June is National Zoo and Aquarium month and we thought we’d celebrate by doing a series of zoo and aquarium themed storytimes. Check out our first video below!
Babymouse: Queen of the World is a graphic novel written and illustrated by Jennifer L. Holm and Matthew Holm. Third-grader Babymouse desperately wants to be the queen of the world, but in order to do that she needs to get on the good side of Felicia Furrypaws, the most popular girl in school. Unfortunately, Felicia does not like Babymouse. But Babymouse is determined and ends up getting invited to Felicia’s sleepover. Unfortunately, the sleepover is on the same night that Babymouse has plans to watch a monster movie with her best friend Wilson the weasel. But surely Wilson will understand right…?
At its heart, this is a graphic novel with a positive message about friendship and deciding what kind of friend you want to be. Babymouse eventually realizes that Felicia Furrypaws and her crew are not the kinds of friends she wants. Even if they are the most popular girls in school, they are mean and boring. Babymouse realizes how good she’s got it with Wilson and decides that she is no longer interested in befriending Felicia in order to be queen of the world. Babymouse is already queen of her own world, she’s got a great friend in Wilson and a great life. This is a great fit for readers who enjoyed the Lunch Lady series or the Squish series.
Written and illustrated by John Lechner, Sticky Burr: Adventures in Burrwood Forest is an adorable graphic novel. The story is cute and perfect for any age, but will definitely appeal to younger readers.
The plot of the book is that Sticky Burr is different from the other burrs: he likes working on art and music. The other burrs make fun of him for these activities, saying “how come you never do prickly things like the rest of us burrs?” and “he should act like the rest of us.” Sticky Burr pays no mind to these words, and goes on being himself. Luckily, his ability to see things in a different way is what helps him save other characters and eventually his own village from danger.
Sticky Burr has several positive messages: be yourself and it’s okay to be different. There’s a glossary for words kids may not be familiar with, and the story is full of rich vocabulary. The story also incorporates field notes, music sheets, and a newspaper which will help children experience different kinds of reading. Overall, I highly recommend this book for kids who are looking for a fun adventure story that is not too scary!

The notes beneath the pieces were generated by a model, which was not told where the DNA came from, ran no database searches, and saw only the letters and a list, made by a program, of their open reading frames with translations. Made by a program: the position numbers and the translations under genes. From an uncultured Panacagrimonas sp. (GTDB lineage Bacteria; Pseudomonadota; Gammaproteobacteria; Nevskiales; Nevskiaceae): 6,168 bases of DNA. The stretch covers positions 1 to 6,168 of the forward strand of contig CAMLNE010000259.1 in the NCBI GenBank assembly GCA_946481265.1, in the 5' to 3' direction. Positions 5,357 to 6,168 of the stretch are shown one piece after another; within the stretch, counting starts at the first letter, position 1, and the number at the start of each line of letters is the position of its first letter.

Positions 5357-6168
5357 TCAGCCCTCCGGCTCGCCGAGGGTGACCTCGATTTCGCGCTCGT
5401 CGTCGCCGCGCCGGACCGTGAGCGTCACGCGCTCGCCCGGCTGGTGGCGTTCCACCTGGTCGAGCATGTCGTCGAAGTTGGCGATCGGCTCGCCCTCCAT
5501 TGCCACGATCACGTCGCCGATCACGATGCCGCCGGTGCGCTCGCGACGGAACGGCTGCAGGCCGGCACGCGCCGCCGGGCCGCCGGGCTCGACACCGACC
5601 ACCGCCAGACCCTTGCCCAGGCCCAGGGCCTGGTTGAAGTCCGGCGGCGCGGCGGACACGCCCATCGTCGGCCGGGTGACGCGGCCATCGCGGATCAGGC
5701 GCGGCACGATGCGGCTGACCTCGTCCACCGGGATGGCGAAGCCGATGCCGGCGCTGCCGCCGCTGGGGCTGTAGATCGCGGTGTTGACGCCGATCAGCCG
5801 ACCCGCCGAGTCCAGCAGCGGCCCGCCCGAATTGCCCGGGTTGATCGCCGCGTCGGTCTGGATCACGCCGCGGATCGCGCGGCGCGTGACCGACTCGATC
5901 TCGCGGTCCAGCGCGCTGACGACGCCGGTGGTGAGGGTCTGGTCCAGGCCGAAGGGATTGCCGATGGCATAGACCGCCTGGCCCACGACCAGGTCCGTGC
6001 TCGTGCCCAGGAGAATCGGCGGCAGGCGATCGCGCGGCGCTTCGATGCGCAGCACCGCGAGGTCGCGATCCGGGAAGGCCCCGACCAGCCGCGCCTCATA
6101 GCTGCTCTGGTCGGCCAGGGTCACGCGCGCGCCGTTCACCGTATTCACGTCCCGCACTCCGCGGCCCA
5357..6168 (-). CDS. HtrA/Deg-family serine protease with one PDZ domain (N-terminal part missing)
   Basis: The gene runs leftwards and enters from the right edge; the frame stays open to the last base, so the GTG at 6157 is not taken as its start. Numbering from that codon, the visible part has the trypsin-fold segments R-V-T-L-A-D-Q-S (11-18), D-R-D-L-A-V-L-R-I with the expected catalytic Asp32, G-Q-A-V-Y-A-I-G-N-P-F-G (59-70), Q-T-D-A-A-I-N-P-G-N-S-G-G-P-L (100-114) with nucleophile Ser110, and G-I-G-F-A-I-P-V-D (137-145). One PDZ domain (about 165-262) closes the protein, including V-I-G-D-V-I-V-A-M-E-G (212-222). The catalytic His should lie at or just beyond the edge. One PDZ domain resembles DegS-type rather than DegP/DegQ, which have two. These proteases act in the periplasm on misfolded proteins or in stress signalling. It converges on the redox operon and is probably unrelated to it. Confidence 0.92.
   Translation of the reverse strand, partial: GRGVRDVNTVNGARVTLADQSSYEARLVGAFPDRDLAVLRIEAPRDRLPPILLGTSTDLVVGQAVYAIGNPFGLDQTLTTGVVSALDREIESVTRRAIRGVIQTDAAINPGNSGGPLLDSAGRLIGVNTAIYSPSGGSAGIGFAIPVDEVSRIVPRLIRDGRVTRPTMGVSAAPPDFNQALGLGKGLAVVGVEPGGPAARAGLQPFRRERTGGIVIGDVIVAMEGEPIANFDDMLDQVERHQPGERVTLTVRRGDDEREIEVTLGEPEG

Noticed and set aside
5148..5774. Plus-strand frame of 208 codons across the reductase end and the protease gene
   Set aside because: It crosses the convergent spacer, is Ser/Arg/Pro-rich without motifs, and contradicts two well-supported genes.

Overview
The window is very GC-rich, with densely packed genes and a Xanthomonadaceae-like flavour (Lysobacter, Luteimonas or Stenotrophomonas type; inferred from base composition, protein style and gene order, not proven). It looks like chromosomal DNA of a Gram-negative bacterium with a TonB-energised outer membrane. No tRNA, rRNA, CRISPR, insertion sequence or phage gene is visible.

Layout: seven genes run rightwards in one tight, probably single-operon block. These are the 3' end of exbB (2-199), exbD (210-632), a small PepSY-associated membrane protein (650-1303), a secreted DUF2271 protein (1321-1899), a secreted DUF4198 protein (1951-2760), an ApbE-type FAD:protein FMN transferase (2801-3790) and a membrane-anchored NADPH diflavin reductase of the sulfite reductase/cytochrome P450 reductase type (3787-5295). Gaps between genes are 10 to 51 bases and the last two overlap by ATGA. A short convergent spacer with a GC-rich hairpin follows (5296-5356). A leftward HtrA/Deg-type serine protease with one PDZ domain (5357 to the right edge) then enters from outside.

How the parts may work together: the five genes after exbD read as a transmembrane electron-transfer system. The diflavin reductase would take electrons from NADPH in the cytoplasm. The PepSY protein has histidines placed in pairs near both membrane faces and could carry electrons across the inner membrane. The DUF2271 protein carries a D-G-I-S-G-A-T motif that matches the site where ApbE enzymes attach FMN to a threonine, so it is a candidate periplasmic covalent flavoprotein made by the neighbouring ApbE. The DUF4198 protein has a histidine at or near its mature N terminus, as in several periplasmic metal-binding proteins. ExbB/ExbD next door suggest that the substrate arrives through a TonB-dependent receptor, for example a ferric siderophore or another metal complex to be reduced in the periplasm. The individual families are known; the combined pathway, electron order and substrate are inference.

Do you have a kid/tween who loves or who you think might love Harry Potter? Want to get them reading and connecting with other kids during these trying times? Then sign them up for our Virtual Harry Potter Book Club!
Harry Potter and the Sorcerer’s Stone is available as an ebook and as an audio-book on Overdrive. All you need to do is sign-in with your library card number and PIN. The PIN is usually the last four digits of your phone number but if you have a problem with Overdrive just send us an email at firstname.lastname@example.org.
We will meet via Zoom every Friday at 5pm and talk about where we are at in the book as well as engage in some fun Harry Potter activities planned for this read along!
Can’t make every Friday? That’s perfectly fine! Just register for the program at the link below and come to the days that you are able to.
Register here: https://events.rodgerslibrary.org/event/6703269
Fire Mountain was written and illustrated by Glen Downey. It is an informational graphic novel that makes history real for kids. The plot focuses on a fictional character named Cato who is a young slave boy in the city of Pompeii. His mother is also a slave. On the day that Mount Vesuvius erupts he is separated from his mother. Cato must fight for survival while at the same time trying to reunite with his mother.
While Cato and his mother are fictional characters, this graphic novel does include real people from history. The first page of the book shows readers which characters were real and which ones were fictional. The beginning of the book also includes plenty of educational material, such as a timeline, an explanation on what BCE means, and background information on volcanoes. But what I liked best about Fire Mountain were the “Time Out!” pages included at the end of every chapter. These pages took a break from the story in order to provide a broader historical and informational context to what just happened in the chapter.
This would be a good graphic novel to hand to older children to help spark their interest in history and get them more into our nonfiction collection!